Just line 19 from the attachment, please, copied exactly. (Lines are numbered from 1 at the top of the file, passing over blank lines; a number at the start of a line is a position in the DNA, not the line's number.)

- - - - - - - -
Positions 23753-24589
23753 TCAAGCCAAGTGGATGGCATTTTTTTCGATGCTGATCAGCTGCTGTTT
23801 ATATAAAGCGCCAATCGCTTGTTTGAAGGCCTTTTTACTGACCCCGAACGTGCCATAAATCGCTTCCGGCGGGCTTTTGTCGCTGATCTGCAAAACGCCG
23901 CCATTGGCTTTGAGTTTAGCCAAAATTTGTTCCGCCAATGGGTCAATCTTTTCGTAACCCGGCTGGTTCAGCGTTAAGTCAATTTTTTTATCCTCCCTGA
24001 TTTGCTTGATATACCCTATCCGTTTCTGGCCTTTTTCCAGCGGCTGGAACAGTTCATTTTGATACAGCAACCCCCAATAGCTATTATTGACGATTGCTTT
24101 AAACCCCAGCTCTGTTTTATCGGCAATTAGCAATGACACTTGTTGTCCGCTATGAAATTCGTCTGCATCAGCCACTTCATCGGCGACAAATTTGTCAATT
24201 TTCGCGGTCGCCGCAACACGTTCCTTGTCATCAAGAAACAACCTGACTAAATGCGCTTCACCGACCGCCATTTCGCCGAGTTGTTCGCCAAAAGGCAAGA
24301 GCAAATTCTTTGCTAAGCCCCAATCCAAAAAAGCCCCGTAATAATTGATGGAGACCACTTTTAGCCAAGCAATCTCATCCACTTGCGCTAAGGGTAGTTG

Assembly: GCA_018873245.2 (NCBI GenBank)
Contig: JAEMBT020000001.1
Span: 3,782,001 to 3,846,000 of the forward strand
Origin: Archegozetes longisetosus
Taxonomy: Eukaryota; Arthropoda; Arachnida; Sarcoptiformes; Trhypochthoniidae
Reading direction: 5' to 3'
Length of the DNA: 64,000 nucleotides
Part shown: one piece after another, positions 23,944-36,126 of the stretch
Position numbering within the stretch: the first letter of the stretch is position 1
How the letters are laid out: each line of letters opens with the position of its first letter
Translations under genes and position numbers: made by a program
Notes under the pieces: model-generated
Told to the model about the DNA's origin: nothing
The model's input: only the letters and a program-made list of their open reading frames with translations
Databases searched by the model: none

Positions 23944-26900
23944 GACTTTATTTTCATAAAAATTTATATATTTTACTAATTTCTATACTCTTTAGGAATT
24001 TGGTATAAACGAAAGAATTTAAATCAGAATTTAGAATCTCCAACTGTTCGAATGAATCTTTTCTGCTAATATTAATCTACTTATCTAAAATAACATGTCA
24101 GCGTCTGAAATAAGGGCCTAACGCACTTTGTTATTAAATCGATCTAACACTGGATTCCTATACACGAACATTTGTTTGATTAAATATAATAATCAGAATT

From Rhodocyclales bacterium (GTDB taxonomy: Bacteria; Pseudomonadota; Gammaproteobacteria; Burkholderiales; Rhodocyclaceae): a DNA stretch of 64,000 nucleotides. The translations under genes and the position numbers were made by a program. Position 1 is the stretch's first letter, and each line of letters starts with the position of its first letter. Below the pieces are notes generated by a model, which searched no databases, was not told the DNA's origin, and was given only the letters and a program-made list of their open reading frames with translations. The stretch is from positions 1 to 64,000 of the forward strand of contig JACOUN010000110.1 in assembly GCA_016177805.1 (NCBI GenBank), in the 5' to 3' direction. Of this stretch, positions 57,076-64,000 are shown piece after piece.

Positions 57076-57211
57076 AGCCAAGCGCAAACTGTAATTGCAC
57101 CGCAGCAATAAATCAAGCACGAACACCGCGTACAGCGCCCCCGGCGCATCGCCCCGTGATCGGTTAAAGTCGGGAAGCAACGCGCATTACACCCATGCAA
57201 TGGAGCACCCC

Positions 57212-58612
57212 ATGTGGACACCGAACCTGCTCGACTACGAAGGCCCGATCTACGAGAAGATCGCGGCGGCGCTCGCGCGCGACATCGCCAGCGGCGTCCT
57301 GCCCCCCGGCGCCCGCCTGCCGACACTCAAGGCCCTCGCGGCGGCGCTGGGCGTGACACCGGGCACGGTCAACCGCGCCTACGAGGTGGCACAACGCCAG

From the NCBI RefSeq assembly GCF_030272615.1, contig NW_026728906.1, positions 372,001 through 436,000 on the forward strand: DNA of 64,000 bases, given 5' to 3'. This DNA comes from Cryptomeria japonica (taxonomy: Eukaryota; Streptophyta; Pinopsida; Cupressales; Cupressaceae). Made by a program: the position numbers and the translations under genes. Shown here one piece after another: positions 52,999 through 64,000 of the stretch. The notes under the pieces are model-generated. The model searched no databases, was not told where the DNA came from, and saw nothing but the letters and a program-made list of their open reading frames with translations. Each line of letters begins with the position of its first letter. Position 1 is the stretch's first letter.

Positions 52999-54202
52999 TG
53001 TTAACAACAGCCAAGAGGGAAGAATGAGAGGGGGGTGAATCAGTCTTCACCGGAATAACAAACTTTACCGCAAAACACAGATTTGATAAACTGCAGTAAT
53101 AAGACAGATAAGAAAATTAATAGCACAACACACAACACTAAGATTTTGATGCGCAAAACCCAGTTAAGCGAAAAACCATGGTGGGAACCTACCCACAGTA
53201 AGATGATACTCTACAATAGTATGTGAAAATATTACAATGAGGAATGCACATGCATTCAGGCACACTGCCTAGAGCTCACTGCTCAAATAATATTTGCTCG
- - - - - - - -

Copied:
Translations under genes and position numbers: made by a program